The Trouble with Markers

FEATUREThe Longevity Dividend The Trouble with MarkersBY MICHAEL O'NEILLEvaluating a potential anti-aging therapeutic poses a unique challenge. When the endpoint is natural death, assessing efficacy in a realistic timeframe requires a surrogate, but biomarkers for aging have been elusive. ARTICLE EXTRASRelated Articles: In Pursuit of the Longevity DividendWhat should we be doing to prepare for the unprecedent

Nigel O'Neill
Feb 28, 2006
FEATURE
The Longevity Dividend

The Trouble with Markers

Evaluating a potential anti-aging therapeutic poses a unique challenge. When the endpoint is natural death, assessing efficacy in a realistic timeframe requires a surrogate, but biomarkers for aging have been elusive.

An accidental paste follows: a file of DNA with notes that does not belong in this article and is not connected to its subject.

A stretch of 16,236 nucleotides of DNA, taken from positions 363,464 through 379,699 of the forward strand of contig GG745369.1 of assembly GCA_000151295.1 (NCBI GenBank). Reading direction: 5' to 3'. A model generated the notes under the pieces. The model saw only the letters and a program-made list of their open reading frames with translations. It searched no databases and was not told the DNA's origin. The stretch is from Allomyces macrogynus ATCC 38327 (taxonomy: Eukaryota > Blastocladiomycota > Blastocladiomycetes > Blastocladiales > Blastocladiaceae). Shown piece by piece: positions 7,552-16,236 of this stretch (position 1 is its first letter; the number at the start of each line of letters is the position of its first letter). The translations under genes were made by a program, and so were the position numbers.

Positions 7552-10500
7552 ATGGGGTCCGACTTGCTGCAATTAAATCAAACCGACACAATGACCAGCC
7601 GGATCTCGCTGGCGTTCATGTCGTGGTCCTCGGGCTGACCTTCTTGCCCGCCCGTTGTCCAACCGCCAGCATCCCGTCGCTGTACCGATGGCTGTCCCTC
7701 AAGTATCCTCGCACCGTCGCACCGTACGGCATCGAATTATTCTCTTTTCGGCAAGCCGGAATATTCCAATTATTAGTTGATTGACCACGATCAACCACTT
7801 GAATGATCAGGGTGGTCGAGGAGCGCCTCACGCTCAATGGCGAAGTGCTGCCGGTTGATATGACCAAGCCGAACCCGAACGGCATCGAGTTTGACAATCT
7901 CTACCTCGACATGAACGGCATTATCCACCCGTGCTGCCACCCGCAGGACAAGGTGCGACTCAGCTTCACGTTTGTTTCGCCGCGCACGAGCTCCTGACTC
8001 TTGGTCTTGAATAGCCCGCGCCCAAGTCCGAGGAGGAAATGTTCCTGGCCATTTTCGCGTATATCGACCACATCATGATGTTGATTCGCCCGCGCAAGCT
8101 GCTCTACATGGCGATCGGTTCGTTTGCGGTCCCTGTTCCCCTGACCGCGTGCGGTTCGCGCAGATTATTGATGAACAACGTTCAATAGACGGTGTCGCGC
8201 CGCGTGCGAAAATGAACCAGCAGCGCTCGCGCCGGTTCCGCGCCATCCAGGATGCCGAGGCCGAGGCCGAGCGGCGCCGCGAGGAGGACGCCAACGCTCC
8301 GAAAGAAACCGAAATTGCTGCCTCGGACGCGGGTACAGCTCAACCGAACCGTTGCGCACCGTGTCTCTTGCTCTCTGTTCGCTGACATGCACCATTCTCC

"There are no biomarkers that are very good at predicting of subsequent longevity, and that is the gold standard of what a biomarker is," says Tom Johnson of the University of Colorado at Boulder. While clinical research still rests largely on physiological status such as diastolic function, some argue that genomics or proteomics may provide more precise molecular markers.

Researchers at the Washington University School of Medicine...